Situated on of the last hillsides of the Murgia Salentina, Matino, takes its name from the words "high ground", and the city was documented for the first time as a settlement in a letter dated 1099.
The most antique monumental trace is evidenced by the Church of '500 entitled to San Giorgio, which was enlarged in '600 on request of Carlo III of Borbone. It is a Latin Cross building with a major nave and eight side altars.
The medieval main city centre, practically intact, features narrow streets, underground passages and houses with a typical courtyard structure.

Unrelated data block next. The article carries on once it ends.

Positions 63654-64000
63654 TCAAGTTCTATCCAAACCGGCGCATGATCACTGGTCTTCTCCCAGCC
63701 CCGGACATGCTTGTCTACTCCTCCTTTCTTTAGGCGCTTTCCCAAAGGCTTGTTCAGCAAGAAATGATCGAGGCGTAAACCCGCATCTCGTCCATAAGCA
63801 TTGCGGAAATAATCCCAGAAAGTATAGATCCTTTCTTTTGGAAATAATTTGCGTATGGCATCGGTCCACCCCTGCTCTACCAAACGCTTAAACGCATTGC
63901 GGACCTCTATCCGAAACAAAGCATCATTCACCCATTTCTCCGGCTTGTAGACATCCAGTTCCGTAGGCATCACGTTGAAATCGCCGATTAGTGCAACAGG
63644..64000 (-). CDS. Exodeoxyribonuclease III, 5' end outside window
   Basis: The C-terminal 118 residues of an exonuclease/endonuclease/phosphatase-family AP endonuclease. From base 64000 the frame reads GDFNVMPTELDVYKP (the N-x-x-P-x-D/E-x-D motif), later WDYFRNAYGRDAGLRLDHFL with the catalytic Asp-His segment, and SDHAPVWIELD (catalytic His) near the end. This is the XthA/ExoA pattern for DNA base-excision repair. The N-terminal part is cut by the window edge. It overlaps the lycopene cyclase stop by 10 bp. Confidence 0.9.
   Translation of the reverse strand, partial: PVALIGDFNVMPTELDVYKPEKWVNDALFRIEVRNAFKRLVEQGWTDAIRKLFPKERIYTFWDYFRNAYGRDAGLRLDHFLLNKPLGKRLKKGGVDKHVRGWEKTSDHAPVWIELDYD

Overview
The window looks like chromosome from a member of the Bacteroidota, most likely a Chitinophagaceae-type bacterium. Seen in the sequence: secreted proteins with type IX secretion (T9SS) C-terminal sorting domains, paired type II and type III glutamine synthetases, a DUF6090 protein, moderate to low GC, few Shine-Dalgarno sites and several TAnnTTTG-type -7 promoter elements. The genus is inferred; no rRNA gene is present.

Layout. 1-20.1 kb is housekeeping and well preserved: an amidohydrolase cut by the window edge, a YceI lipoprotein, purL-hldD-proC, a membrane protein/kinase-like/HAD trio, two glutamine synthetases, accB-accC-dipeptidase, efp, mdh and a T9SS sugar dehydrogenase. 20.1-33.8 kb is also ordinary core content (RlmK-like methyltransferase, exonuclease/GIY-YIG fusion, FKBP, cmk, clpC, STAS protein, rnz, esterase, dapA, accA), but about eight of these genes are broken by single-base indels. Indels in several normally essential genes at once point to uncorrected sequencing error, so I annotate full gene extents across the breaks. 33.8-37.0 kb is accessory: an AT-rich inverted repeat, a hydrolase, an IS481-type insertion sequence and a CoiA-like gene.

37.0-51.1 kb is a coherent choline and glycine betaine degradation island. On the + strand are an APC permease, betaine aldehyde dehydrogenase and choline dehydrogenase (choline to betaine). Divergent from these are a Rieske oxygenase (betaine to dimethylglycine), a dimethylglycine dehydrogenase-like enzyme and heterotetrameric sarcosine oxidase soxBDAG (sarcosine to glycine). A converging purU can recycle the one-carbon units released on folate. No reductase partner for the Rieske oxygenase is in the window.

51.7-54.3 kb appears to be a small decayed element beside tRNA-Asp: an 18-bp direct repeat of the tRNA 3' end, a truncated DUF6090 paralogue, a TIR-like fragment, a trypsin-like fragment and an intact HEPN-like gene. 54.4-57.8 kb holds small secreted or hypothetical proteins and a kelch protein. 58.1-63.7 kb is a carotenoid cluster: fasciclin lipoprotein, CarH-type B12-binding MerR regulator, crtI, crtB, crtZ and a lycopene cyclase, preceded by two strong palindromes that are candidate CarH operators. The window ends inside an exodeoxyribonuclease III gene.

Not to miss: the Church del Crocifisso ('700), the Church della Madonna del Carmine ('600) that features in its sacristy, a wonderful fresco painted directly on the rock that represents the "Pietà", the Church della Pietà, the Church dell'Addolorata and the Church del Rosario.
Of architectural value is the Palazzo marche sale dei Del Tufo, built in '500, with its roof garden and enchanting frescos and horse named mangers in the stables.
Worth a visit: the Prehistoric traces found in the crypt of Sant'Ermete and the traces left by the Basilian monks in the districts of Sant'Eleuterio and Sant'Anastasia.